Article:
With the planets now aligned for Comcast to acquire a controlling 51% stake in NBC Universal, the next question is: What happens to NBC/Telemundo and their O&O stations? The broadcasting assets are both the biggest impediments to regulatory approval of the transaction and the most likely to be divested.
As lawyers work out the details of the deal to have Vivendi sell its 20% of NBCU for $5.8 billion, attention now turns to getting the transaction approved by the FCC and antitrust watchdogs. In fact, the Wall Street Journal reported that the deal that Vivendi struck ensures that General Electric will have to buy about $2 billion of the Vivendi stake if the GE-Comcast joint venture isn’t closed by the end of 2010.
GE may not stay around either. The WSJ story says Comcast will expand its 51% stake over seven years to 100% as GE is gradually bought out.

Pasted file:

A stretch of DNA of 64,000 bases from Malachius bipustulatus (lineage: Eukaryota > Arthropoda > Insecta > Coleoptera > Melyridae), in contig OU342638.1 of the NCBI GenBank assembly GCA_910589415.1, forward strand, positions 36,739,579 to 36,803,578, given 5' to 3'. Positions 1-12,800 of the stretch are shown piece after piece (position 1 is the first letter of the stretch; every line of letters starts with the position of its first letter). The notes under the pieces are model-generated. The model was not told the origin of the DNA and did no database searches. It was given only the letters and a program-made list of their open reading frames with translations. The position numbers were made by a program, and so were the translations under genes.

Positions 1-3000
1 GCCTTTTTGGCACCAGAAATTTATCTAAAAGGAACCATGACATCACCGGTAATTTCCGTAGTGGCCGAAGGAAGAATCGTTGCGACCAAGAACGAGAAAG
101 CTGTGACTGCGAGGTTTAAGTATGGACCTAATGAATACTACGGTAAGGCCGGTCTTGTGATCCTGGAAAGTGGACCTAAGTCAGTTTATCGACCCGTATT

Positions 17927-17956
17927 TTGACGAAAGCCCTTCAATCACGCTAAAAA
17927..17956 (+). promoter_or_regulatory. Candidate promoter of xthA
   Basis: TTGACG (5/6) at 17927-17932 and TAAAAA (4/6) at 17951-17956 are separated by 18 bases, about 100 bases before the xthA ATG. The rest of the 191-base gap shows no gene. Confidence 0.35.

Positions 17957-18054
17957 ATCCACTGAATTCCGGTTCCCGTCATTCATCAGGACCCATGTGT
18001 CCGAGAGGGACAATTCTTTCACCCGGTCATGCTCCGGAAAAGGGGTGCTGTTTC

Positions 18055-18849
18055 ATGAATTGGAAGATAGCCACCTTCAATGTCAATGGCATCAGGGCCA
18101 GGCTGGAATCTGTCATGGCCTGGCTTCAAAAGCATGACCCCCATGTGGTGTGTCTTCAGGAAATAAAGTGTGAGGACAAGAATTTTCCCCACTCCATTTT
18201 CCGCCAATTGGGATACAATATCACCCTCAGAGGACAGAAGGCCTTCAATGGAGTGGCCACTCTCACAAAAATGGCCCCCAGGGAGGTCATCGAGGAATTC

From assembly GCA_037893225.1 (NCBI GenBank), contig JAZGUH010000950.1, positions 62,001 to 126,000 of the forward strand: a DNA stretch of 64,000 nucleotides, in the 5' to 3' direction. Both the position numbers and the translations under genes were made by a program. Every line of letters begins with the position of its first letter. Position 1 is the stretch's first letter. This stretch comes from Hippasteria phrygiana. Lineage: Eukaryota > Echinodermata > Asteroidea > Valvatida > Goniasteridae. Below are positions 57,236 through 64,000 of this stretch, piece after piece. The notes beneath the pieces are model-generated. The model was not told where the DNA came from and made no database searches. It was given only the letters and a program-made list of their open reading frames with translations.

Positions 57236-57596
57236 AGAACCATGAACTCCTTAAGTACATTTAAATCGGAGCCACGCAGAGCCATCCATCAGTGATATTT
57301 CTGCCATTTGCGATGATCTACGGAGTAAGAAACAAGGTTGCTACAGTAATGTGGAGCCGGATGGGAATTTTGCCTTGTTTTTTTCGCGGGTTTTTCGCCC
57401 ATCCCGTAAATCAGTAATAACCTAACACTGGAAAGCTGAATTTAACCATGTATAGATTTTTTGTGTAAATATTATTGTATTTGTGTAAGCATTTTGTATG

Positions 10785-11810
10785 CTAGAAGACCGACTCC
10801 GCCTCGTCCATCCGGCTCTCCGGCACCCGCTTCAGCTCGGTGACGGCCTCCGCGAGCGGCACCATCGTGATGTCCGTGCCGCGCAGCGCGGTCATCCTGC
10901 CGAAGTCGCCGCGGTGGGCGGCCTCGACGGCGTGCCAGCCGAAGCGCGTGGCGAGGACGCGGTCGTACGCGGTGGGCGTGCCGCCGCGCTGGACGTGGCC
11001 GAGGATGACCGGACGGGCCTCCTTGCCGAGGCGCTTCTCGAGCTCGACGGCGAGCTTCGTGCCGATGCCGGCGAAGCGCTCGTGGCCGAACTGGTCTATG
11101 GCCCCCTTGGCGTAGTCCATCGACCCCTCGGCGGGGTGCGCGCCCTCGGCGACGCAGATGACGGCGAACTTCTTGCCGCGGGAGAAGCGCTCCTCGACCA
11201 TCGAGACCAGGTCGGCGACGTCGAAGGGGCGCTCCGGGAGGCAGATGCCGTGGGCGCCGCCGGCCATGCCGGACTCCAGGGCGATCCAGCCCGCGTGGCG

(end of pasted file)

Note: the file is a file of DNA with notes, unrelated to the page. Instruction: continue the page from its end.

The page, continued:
Critics are already lining up, even before any deal is officially announced. The Seattle Times was quick to hit the presses with an editorial declaring that, “If there ever was a corporate marriage federal regulators should block it is Comcast Corp.’s proposition to buy NBC Universal.” It warned that the “conglomeration of content and its delivery system” could result in smaller cable systems and viewers being charged a lot more from programming.
Throughout the deal negotiations, it was clear that Comcast was after NBCU’s cable networks – USA, Bravo, MSNBC, CNBC and Oxygen – and perhaps its content (movie/TV) studio. It’s doubtful that Comcast is really excited about being in the broadcast network television business, let alone owning local TV stations.
NBC affiliates are no doubt wary of going into retransmission consent negotiations with cable systems owned by the same parent company as their network.
Shedding the broadcast assets would be a simple way to make this media mega-merger more palatable to media consolidation critics, Members of Congress, the FCC and antitrust agencies.
To date, though, there have been no rumors of potential bidders for NBC or Telemundo and their respective O&O station groups.
RBR-TVBR observation: The most logical buyers are, of course, News Corporation or CBS Corporation. A deal with either, though, would face even greater regulatory hurdles than having Comcast as the buyer will.